'Town Hall For Our Lives' events continue gun reform conversation
The conversation around gun violence and reform is continuing in the wake of the deadly school shooting in Parkland, Florida, with a series of town hall events.
The community forums, called "Town Hall For Our Lives" events, were being held around the country this weekend, including here in the Garden State. They come in the wake of the massive March For Our Lives demonstrations held last month in the nation's capital and in cities around the U.S.
One town hall event was held Saturday in Ridgewood. It was organized by high school students and was attended by elected officials.
"It's our lives, it's my friends' lives, it's my teachers' lives. It's anyone who goes to the mall or movie theater's lives, essentially. And if you keep talking down to us, nothing's going to change," says Elena Perez, a junior at Lyndhurst High School.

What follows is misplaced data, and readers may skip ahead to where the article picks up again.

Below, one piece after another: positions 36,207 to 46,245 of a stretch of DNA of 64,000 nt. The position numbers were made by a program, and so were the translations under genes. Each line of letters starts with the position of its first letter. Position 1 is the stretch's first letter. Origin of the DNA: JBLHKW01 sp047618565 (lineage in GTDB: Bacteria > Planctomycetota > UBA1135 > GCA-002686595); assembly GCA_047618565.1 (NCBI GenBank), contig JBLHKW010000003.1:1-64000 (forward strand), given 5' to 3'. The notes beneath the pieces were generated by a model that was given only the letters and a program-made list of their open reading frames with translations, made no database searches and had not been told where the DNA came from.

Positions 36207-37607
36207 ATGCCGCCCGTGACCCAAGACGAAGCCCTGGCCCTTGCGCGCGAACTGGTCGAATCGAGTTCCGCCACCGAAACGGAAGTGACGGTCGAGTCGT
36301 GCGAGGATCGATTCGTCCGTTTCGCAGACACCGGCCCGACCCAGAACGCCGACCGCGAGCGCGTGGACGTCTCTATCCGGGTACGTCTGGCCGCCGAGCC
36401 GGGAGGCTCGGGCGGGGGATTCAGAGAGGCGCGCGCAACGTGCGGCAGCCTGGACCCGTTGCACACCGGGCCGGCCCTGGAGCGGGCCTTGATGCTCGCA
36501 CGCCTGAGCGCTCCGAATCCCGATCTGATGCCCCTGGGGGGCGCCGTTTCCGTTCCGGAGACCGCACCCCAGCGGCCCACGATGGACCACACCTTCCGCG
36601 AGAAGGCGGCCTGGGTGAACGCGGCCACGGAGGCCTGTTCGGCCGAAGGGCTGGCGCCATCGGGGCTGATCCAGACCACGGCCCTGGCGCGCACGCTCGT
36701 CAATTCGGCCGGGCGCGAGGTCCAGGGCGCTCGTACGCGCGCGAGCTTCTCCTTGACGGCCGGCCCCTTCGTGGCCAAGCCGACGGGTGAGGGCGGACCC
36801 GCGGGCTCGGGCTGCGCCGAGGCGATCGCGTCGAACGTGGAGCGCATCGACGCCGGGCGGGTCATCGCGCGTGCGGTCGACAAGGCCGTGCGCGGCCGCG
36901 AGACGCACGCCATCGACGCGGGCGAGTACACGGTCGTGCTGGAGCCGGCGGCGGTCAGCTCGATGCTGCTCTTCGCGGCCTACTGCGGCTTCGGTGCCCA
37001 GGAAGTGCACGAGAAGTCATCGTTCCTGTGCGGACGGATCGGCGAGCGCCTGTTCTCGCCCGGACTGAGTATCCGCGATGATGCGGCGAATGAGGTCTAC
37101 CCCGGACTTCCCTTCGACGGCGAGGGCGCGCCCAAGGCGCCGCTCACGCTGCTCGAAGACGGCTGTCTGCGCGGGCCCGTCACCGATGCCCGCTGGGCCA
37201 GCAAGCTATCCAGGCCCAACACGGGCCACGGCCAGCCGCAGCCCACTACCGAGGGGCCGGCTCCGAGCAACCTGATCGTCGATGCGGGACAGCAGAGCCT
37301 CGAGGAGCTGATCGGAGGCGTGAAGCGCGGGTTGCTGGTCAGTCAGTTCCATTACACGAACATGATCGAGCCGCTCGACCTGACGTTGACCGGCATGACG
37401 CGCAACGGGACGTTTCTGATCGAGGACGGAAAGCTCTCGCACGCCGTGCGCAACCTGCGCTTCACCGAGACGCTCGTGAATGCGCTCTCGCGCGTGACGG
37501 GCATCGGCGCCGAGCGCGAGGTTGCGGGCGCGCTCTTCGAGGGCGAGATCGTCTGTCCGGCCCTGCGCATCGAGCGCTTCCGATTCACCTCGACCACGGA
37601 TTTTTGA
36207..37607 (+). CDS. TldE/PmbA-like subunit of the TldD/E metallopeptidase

Sen. Bob Menendez (D-New Jersey) suggested that teens and the officials can draw strength from one another.
"Too many of our colleagues in Congress fear a backlash from the NRA. Well, I think it's time they fear a backlash from America's young people instead of the NRA," Menendez says.
Both elected officials and the organizers affirmed their support for the Second Amendment and law-abiding gun owners.
"This is not a crusade to take guns away. If you're on the watchlist and you can't get on an airplane, but you can buy a weapon, there is something wrong with that picture, there is something wrong," says Rep. Bill Pascrell (D-New Jersey).
Menendez and Pascrell both said those who want change may need to be patient, but if they stay unified and energized they can succeed.
"We aren't doing this for political or partisan motives. We're doing this because we want to be safe," says Laurence Fine, a Ridgewood High School freshman.
Town Hall for Our Lives events were held in at least 30 states.